Editor in Chief: Moh. Reza Huwaida Thursday, July 9th, 2020

The Multitalented Phenomenon

As historic annals suggest, certain violent moves may bring about peaceful results, with horrible consequences may possibly coming out of apparently peaceful movements. So, socio-political phenomena are too interconnected and profound to be judged about easily. Grappling with predictions on possible consequences caused by the regime change, the United States of America and its European allies - the pioneers on war against terrorism - are put at stake.

However, they've preferred to cautiously support democratic reforms. Besides democratic reforms and political achievements in the region, a question remains unanswered under emerging free and democratic environment: how the revolts will affect extremism in the Islamic world? The western-backed Egyptian dictatorship could last for decades under the veil of threats from Islamic extremists.

So did Ben Ali and are doing Seleh, Assad, Qaddhafi and some others. Though al Qaeda leaders are publicly embracing the revolutions, they've essentially stood by and watched others achieve their goal of overthrowing secular regimes. But will their collapse or the current protests help extremism spread further?

Some experts eying on the current Arab unrest maintain that the current developments in Arab world will push extremism to a more isolated corner. They say that Arab autocrats aren't the only losers in the uprisings that have, so far, toppled the leaders of Tunisia and Egypt. The pro-democracy revolts have been just as bad for al Qaeda and other militant Islamist groups.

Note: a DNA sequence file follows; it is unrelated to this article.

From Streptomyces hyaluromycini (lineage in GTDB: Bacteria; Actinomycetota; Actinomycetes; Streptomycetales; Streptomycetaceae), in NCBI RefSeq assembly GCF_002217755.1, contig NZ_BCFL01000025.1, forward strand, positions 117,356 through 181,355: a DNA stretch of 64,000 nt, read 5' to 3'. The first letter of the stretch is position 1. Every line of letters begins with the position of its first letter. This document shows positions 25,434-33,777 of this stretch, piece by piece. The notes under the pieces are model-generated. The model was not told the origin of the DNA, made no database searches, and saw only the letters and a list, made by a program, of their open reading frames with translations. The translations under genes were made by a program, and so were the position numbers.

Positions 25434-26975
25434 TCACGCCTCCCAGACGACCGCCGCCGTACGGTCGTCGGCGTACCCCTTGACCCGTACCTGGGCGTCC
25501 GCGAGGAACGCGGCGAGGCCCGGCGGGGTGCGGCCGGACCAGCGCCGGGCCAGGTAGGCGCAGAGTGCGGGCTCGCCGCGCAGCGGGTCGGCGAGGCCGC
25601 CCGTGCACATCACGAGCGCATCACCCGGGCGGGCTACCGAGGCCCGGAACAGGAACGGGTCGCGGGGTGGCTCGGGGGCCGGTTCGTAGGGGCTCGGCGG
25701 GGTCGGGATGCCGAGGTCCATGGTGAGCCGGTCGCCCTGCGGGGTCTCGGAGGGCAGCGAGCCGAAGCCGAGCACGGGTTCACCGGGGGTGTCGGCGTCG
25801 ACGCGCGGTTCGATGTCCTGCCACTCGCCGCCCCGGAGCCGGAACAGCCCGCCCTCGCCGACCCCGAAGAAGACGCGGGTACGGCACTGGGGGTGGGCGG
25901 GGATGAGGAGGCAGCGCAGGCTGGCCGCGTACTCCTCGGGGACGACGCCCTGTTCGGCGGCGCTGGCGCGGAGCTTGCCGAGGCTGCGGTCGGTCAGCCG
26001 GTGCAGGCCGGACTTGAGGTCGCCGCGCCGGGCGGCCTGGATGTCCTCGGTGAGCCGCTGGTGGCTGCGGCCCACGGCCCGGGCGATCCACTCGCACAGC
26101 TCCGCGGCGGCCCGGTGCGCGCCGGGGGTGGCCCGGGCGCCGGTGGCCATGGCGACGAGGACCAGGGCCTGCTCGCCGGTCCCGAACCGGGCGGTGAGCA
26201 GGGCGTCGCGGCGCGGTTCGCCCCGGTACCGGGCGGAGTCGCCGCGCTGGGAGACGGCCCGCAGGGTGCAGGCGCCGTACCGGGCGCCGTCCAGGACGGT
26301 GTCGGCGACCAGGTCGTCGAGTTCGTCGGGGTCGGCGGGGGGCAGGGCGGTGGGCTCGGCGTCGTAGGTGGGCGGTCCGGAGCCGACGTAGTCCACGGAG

But according to several other analysts and counter-terrorism officials, the recent changes are shaking the foundations of US counter-terror efforts that have long relied on spy agencies under authoritarian regimes to help fight Islamist militants.

They quote US officials, former intelligence officers and experts as saying that US intelligence agencies are struggling to adjust to a radically changed landscape. They believe that the United States for years has counted on Arab allies to back up its diplomatic and security interests, enlisting their help to combat Al-Qaeda with harsh tactics and interrogations.

US officials are most alarmed at the fallout from upheaval in Yemen, where Al-Qaeda has already exploited a violent power struggle between President Ali Abdullah Saleh and his opponents. Anxious to see an end to protracted unrest, President Barack Obama's administration has dropped its support for Saleh, urging him to peacefully hand over power.

Even if some semblance of stability is restored in Yemen, Al-Qaeda will have emerged stronger, raising the threat of another attack on Western targets by the network's affiliate there. A US official acknowledged that the turmoil offered "opportunities" for Al-Qaeda's branch in Yemen.

As talked on interconnectedness of socio-political phenomena, the terrorist organizations may find more opportunities to spread operations across the region if regime change takes place in more totalitarian systems.

However, this doesn't downplay the importance that these protests have got because of their search for reform and democracy.

So, there is both possibility of improving or deteriorating the situation. To prevent detrimental side effects caused by regime change in the region, there needs to be proper plans in place to sustain stability and prevent extremist groups from expanding their area of operation.

Aptly handing of this paradoxical occurrence, however difficult, will turn the region into a more peaceful and democratic environment.